Old Warriors Two of The Lucky Ones

By Jay Hovdey – Daily Racing Form

For all their travels, there was a reasonable chance that 9-year-old Buddy Gil and 6-year-old Fete, a pair of well-seasoned geldings, might have crossed paths at some point along the way.

Through two solid years, Fete raced at Louisiana Downs, Oaklawn Park, Keeneland, Churchill Downs, and Saratoga before heading west to run at Hollywood Park, Santa Anita, Del Mar, and Pleasanton – yes, Pleasanton – where he won for fun. Chances are, if you played the races at all during that stretch you bet on Fete. He was favored 14 times and went off at single-digit odds in 23 of his 25 starts.

Buddy Gil began his racing life at Bay Meadows and Golden Gate Fields, found fame and fortune at Santa Anita, and was 7-1 in the 2003 Kentucky Derby, the year Fete hit the ground. Knee trouble kept Buddy from climbing to those heights again, but he still showed up at Hollywood and Del Mar, and then, in a final attempt at a comeback, added Ellis Park and Arlington to his manifest.

It was not until last month, however, that Fete and Buddy Gil ended up on the same patch of ground, in this case Tranquility Farm in Tehachapi, Calif., a rehabilitation, re-training, and retirement facility that is home to more than 100 former racehorses (this reporter is a member of its board, Priscilla Clark is president and farm manager). Fete had been at Tranquility about a year, saved from a life of neglect, while Buddy Gil had been living at the Billingsly Creek Ranch of his breeder, Donnie McFadden, in Idaho.

“We’d actually sold the ranch a couple years ago and were boarding Buddy there,” McFadden said. “There was always a chance, though, that the new owner would find other uses for the horse portion of the property. We wanted to send Buddy somewhere he could be assured of a permanent home. I knew of Tranquility through Gary Biszantz and felt that was the perfect place.”

Biszantz, proprietor of Cobra Farm and a former chairman of the Thoroughbred Owners and Breeders Association, donated the land upon which Tranquility Farm was built and dedicated the project to the memory of his late father, Harry Biszantz. Unlike most retirees, who are essentially orphaned, Buddy Gil was accompanied by financial support from McFadden and his partners, Scott Guenther, Charlie Johnson, Rogers Severson, and Tom Shriber. Figuring it was the right thing to do, McFadden deflects any credit.

“The story about Ferdinand a few years ago hopefully got a lot of people’s attention,” McFadden said, referring to the slaughter of the 1986 Kentucky Derby winner in Japan. “That was almost criminal. You don’t have to be a great horse to deserve some kind of retirement, and there sure needs to be a national program in place.”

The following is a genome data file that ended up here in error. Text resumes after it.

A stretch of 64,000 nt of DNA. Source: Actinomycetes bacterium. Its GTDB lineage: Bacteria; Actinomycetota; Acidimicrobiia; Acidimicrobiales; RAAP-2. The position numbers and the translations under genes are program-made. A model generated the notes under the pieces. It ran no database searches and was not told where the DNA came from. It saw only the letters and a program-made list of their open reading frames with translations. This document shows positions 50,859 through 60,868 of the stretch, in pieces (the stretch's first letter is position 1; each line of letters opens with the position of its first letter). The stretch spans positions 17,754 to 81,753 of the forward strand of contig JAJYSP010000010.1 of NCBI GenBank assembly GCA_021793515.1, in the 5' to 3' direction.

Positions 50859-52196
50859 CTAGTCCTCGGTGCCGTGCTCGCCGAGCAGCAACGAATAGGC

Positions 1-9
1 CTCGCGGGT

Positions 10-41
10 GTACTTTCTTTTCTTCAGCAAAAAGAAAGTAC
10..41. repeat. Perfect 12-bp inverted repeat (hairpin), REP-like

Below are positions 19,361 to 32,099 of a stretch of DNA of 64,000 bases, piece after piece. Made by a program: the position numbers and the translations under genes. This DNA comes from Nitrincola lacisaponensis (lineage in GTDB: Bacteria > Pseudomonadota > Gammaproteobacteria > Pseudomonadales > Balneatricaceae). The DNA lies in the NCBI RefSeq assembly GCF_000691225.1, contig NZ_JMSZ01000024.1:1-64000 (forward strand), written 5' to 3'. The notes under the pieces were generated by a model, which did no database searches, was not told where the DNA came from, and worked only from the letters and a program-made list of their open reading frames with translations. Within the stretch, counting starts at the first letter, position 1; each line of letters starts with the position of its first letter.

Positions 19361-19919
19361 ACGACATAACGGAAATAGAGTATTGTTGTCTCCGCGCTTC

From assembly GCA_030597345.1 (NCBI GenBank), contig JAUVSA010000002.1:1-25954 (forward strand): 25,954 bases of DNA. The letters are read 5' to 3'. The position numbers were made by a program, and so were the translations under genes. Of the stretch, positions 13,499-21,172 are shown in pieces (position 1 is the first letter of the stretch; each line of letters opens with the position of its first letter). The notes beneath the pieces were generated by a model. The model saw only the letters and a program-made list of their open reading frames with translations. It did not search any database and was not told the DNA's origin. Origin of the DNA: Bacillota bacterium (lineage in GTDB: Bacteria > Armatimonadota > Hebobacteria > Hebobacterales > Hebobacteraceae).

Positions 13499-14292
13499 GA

Given his ownership, there was never any real chance Buddy Gil would have anything less than a good life. Fete, on the other hand, presents the classic case of a horse without roots. He may have earned more than $300,000, but it was spread over nine different owners.

Without an industry-wide racehorse retirement program in place, horses like Fete need to get lucky. He did, twice. It is said that charity begins at home. In Fete’s case, home soon will be South Carolina, where Charity Fillmore is rolling out the red carpet for a horse who meant a lot.

“He was at the Holly Hill training center the first year I was working there, and I was super green,” Fillmore, 27, said this week. “He was the best horse for me to gallop. You could do anything on him. Everybody would say he’d never do anything, he was so lazy. But then he went out and won a lot of money, and he couldn’t even breathe.”

Fete’s throat might have been a problem, but his heart was never in question. He won 11 races and was claimed nine times, running for the last time on Dec. 14, 2007, at Hollywood Park. A year later he found sanctuary at Tranquility Farm, badly underweight and suffering from hoof abscesses from his time, reportedly, at a ranch.

“I had ridden his brothers and sisters, and I was looking something up about one of them when I saw that Fete was rescued by Tranquility Farm,” Fillmore said. “I thought, ‘Rescued from what?’ I called the farm right away, because he was by far one of my favorite horses I’ve ever gotten on.”

For some people, such an adoption is a natural reflex. Go figure. Fillmore got word to Fete’s breeders and original owners, Dell Hancock and Adele Dilschneider, and they are paying for the horse to be shipped from California to South Carolina. Fillmore hasn’t laid eyes on Fete since his baby racehorse days back in early 2005, but she doesn’t care.

“I figure if he ends up being sore or having some issues, I have my own farm – 15 acres in the middle of a subdivision – and he can just chill in the field,” Fillmore said. “I give riding lessons, and we have working programs for kids. If nothing else, they’ll love just brushing him.”

Just because a horse is born a Rockefeller doesn’t mean the rest of his life will be spent on easy street. Fete is proof of that.

Foaled at historic Claiborne Farm, he is a half-brother to San Pasqual Handicap winner Congrats and comes from an immediate family that includes Kentucky Derby winner Sea Hero. Track back a little farther and there rise the names of the great mares Searching, Priceless Gem, Affectionately, and La Troienne.

Something deeper must have been at work, though, for there to be even the briefest of encounters at Tranquility Farm between the two geldings with such rich stories. That is why it was not really a surprise to learn that Fete’s dam, Praise, is half-sister to the winner of the 1990 Futurity Stakes at Belmont Park. His name was Eastern Echo, and he sired Buddy Gil.


© 2009 Daily Racing Form Reprinted with permission